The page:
Well, not so long ago I had to bypass a BIOS password on a government computer. Some google wizardness quickly revealed a lot of laptops actually have some kind of admin/master password which can reverse engineered or brute forced, any way you want. I already told you about the http://bios-pw.org/ website which could help you for a great deal. If not, maybe Dogbert’s Blog is something for you. He has some nice tools for you to download, including the source code. Great job man!
I just got my hands on a 2nd hand Dell Latitude E4300 laptop previously owned by the Belgian Ministry of Justice. The computer has a functional Windows license on it, however the computer is currently configured in a Administrative Domain so any normal users that could possible log into this machine is not allowed to install any software. Furthermore, since I didn’t have any user credentials I was forced to find a way to bypass the AD user login. Linux gives us some possibilities, however since the BIOS is locked by a administrative password I was not able to select or change any other boot device aside of the hard drive. One solution is to unscrew the hard drive and install it into another computer where you do have the boot options available. However, bypassing the BIOS admin password is not so hard either on these machines and requires just some googling…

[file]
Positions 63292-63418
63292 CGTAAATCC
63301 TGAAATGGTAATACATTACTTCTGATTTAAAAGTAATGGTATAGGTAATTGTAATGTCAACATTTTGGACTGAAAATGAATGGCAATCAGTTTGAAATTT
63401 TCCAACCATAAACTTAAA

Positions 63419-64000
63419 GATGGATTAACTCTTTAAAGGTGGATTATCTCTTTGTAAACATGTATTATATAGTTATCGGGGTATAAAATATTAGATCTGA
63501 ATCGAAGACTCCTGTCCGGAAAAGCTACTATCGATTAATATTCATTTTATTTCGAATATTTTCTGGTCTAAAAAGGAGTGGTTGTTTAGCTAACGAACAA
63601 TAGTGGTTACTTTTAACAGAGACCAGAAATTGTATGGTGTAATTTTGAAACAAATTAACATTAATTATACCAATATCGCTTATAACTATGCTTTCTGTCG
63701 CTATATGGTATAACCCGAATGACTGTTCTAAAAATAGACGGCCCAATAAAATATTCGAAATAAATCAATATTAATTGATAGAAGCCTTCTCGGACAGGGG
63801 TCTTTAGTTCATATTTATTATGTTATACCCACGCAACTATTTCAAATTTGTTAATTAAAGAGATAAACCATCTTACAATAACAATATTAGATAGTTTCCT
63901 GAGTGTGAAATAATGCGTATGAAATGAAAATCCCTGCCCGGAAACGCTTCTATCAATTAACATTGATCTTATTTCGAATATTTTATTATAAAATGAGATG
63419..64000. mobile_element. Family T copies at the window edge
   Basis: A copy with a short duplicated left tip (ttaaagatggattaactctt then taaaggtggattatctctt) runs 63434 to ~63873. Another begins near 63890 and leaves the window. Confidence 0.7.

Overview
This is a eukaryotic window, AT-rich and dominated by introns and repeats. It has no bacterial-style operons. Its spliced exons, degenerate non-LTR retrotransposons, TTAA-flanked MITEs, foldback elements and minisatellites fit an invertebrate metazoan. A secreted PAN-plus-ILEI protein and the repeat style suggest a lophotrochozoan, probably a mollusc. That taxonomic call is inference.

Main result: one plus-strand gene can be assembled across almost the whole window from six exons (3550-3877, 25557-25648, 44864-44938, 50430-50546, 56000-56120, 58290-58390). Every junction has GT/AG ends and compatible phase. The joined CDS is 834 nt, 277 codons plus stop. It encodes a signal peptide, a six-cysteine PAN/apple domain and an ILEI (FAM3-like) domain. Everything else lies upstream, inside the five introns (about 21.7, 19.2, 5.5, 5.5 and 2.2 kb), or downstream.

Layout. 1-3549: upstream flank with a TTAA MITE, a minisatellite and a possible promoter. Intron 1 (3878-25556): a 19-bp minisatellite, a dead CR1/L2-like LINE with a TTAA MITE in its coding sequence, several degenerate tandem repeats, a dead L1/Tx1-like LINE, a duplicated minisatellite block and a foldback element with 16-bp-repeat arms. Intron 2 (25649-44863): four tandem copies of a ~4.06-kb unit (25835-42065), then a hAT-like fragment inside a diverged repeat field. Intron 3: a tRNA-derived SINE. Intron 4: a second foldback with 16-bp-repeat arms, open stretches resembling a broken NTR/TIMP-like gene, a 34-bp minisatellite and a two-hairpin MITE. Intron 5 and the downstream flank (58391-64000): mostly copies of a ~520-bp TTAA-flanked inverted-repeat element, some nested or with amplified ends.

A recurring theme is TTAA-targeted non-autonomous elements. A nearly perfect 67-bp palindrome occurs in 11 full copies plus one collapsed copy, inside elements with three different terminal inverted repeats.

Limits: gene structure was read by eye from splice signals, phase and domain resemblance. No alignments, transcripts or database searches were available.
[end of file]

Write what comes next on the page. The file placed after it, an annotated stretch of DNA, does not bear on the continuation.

To get into the administrative password protected BIOS, first press f12 during system boot to get into the E4300 BIOS. You’ll notice the unlock button at the bottom. Press it and you’ll be asked for the admin password. You can however obtain the master password from the following website: http://bios-pw.org/, enter your serial number (might look like this: 1234567-2A7B), and use the password that is given by “Dell by serial number”. So in the BIOS, press the unlock button, next enter the password and press ctrl + enter and now you should get into the unlocked BIOS. One remark here: the password should be entered on a QWERTY keyboard, for AZERTY keyboards you’ll have to convert your password to a QWERTY string. So, if for example you get the following response from the BIOS-PS.ORG website: “Dell by serial number: hTfn7Xz3yWqg8”, then you should enter “hTfnèXw”yZag!” on a Belgian AZERTY keyboard. So the trick here is to enter numbers without using the shift button as you’re used to, switch “q” with “a”, “z” with “w”, and “m” with “,”.
Now, make yourself a LINUX life boot cd, mount the windows drive and save whatever data you wanted to safe. Good luck!